Once more, Jennifer Lawrence is the beating and fiery heart of the film, as she had been in the first two installments. She carries this complex and dark film with so much strength and originality and reality. The perfect look of the film would have meant nothing if Lawrence had not delivered such an heart-wrenchingly honest performance. She does not shy away, she never holds back, she goes all out without ever being unbelievable or over the top. Katniss is a complicated and ambiguous character, but Lawrence portrays these emotions subtly and heart-felt. With only the subtle twitching of her hands and the panicked breathing as Katniss sees the smoking ruins of District 12, bones and mortar beneath her feet, is enough to convey the character’s shock and to move the viewer. Lawrence is the one who brings the revolution and she does it splendidly.
While Lawrence’s portrayal is impressive, Josh Hutcherson’s is equally disappointing. His character, Peeta Mellark, did not get rescued after the Quarter Quell in “Catching Fire” and thus he became a prisoner of the Capitol. For the greater part of Collins’ novel, Peeta is absent, apart from some frequent broadcastings of him being interviewed by Caesar Flickerman (Stanley Tucci). During these interviews, it became clear that Peeta was being tortured and brainwashed to hurt Katniss and in the books, these moments were piercing and unforgettable. Unfortunately, in the films, they had little effect and this was mostly due to Hutcherson’s disappointing performance. He did neither shock nor touch the audience, he merely let them know Peeta was still alive and catching up with Caesar Flickerman. Even Sam Claflin, whose character Finnick Odair only has two important scenes throughout the entire film, leaves a more rememberable impression than Hutcherson does. He touches the audience, as he gives a live broadcasted speech about the horrors of the Capitol, his voice strangled by pain and a harsh mask on his face, believable and moving. The problem with Hutcherson’s performance, is that he holds back. Peeta is being hijacked by the Capitol, tortured and brainwashed to the point of completely insanity. But Hutcherson does not take it that far, he plays it safe and that is monumentally disappointing.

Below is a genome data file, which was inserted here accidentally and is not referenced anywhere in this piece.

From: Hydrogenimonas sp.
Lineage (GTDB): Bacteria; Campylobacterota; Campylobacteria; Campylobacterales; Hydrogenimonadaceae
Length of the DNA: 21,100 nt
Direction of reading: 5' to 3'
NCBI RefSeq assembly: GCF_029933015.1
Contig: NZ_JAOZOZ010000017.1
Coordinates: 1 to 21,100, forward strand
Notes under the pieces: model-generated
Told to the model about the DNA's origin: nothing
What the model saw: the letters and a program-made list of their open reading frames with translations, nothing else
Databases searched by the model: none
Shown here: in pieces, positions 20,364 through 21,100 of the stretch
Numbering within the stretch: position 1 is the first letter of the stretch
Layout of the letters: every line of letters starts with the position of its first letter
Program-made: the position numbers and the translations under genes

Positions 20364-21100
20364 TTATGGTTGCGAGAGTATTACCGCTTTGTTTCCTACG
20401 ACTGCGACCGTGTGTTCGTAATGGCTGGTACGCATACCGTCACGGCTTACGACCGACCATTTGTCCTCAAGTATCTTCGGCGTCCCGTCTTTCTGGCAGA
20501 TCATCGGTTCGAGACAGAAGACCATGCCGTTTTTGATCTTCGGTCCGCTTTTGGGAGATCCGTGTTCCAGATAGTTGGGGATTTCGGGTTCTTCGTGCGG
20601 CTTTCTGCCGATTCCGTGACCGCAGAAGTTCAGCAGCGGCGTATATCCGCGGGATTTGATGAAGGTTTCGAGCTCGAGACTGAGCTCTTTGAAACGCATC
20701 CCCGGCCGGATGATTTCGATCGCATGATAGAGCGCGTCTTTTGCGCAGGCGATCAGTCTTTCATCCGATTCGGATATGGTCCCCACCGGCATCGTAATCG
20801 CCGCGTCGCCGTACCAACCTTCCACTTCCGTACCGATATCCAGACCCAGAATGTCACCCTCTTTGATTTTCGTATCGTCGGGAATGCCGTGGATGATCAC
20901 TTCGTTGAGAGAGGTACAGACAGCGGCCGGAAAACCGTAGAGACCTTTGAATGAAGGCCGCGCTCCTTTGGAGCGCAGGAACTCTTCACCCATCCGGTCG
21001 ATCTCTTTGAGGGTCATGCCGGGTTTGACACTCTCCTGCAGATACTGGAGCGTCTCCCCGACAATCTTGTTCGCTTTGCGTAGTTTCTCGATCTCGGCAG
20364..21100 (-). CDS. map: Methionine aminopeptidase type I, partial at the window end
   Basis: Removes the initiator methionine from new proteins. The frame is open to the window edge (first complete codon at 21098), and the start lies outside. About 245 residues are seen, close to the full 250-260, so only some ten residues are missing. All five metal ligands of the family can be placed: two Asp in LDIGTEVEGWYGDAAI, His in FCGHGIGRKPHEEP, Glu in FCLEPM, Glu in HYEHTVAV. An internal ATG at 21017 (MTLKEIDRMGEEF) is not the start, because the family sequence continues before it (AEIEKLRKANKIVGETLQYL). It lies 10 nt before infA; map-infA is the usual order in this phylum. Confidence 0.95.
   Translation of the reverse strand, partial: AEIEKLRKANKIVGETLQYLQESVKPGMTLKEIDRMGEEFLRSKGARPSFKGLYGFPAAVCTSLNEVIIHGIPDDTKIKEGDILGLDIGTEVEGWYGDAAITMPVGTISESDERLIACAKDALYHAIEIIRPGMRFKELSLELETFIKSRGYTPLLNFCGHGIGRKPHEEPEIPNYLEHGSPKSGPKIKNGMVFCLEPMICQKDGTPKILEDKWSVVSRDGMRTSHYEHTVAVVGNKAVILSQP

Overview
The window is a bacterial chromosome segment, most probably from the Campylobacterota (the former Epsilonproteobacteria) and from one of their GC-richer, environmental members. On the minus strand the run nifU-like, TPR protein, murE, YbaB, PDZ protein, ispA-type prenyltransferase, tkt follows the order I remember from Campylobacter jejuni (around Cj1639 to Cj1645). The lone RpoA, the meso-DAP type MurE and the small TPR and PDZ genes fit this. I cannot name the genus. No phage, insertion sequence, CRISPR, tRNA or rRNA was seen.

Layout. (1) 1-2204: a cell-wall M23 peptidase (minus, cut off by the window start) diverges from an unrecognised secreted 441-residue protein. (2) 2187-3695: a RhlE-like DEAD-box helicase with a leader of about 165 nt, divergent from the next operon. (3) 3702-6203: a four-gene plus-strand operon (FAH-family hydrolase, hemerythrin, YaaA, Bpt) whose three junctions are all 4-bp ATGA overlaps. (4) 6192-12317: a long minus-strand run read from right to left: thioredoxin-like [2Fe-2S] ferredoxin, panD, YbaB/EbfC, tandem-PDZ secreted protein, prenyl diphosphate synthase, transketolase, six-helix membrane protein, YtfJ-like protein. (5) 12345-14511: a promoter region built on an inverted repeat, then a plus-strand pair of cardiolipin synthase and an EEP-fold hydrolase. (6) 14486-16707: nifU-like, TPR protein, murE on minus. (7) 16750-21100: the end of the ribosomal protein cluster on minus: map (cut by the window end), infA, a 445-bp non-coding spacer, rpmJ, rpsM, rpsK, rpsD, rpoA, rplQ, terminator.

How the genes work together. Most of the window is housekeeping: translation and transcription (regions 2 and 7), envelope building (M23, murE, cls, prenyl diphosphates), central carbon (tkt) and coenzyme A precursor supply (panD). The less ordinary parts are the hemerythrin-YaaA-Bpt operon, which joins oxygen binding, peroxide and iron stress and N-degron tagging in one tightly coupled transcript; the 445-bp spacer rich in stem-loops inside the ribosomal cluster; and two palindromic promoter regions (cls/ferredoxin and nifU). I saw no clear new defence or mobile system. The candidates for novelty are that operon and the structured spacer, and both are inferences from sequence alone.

But why did “Mockingjay – Part 1” fail to gross as much as its predecessors or other films in the genre? Perhaps it is because the audience is tired of final installments being unnecessarily split up into two parts for financial gain. With “Mockingjay – Part 1,” with its disappointing performances, redundant scenes, and useless padding, this idea clearly backfired.Continue Reading Issue #30
November 21, 2014
2 hr. 3 min.
Jennifer Lawrence, Josh Hutcherson, Liam Hemsworth, Julianne Moore, Philip Seymour Hoffman, Woody Harrelson, Donald Sutherland, Sam Claflin, Elizabeth Banks, Jena Malone, Stanley Tucci